Shannon D. Smith
Full-time Faculty - Oglala Lakota College
505 N. Elm St.
Gordon, NE 69343
Department of History
University of Nebraska-Lincoln
Lincoln, NE 68588, USA
Phone: (308) 360-2075
Joined the Department:
I am a full-time instructor at Oglala Lakota College, a tribal college located on the Pine Ridge Reservation. I have been teaching here since August 2002. My graduate studies focus on women in the west and American Indian history, particulary on the high plains of the United States in the 19th and 20th centuries. I consider myself a social historian and am especially interested in the changes in American society as they affected women and Indians from the mid-1800s to around the turn of the 20th century. I also spend a considerable amount of time working with Lakota Sioux historians to promote the teaching of social justice and the growing impact of globalization on Indigenous Peoples.
I have taught a 4/4 load of courses in History, American Government, and Globalization for 12 semesters. I am also a distance learning specialist and have taught online courses taken by students around the country for the last six years.
My full-time teaching, coupled with raising my daughter who graduated from high school last May, slowed my PhD work down considerably, but I have managed to publish an intro to a book, My Army Life and the Fort Phil Kearney Massacre by Frances Carrington as well as my Masters' Thesis, Give Me Eighty Men: Women and the Myth of the Fetterman Massacre both from the University of Nebraska Press. You can find links to the books in the Links section below.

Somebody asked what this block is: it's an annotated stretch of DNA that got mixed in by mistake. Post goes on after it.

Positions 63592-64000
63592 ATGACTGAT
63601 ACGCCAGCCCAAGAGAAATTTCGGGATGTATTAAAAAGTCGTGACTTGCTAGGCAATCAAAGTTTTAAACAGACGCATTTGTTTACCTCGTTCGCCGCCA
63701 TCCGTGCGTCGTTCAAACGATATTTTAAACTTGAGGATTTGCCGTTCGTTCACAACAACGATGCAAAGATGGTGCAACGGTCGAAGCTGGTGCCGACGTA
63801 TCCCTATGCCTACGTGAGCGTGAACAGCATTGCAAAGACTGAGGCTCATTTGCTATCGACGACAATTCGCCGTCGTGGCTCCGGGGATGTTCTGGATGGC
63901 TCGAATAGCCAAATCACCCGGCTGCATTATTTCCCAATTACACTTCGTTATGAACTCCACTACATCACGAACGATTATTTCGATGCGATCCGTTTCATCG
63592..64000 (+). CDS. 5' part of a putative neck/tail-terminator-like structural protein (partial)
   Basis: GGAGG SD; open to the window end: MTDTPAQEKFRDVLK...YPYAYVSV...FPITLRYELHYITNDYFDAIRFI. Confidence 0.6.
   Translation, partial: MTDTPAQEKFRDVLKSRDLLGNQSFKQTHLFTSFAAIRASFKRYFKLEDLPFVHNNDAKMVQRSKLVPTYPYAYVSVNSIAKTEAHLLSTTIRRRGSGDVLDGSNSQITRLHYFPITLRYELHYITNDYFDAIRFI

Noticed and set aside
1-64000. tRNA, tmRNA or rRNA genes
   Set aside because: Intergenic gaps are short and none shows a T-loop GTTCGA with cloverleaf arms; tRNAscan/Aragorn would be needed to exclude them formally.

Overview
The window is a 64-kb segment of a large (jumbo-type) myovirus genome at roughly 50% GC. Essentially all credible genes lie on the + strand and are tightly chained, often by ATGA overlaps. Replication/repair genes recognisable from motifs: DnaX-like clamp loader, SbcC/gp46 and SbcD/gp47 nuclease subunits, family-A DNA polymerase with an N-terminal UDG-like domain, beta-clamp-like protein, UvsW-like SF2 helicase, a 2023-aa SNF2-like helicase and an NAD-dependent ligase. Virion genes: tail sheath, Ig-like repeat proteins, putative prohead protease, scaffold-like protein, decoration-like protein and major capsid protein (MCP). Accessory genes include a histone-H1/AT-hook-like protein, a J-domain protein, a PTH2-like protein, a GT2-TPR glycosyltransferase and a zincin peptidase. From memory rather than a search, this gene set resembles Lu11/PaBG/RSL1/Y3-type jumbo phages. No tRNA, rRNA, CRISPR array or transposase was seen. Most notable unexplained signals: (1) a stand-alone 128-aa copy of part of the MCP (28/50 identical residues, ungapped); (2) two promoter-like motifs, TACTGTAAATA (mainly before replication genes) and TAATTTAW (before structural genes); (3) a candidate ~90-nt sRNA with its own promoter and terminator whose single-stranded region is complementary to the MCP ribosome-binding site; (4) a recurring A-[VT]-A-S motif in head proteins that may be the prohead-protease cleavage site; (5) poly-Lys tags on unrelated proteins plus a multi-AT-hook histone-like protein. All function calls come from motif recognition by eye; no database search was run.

- Great Plains
- Colonialism and Decolonization
- North American West
- Native American
B.A. Computer Science, University of Nebraska-Kearney, 1982
M.A. History, University of Nebraska-Lincoln, 2001
Ph.D. Student, University of Nebraska-Lincoln, 2002-present
I spent 18 years in the software industry in New York City, Boston, and Denver prior to entering graduate school. I uprooted my life and my daughter to go to Lincoln, and subsequently my hometown of Gordon, Nebraska, in order to write and teach history. When I am not teaching, researching, or writing, you can find me golfing, skiing, or driving to Montana to visit my significant other.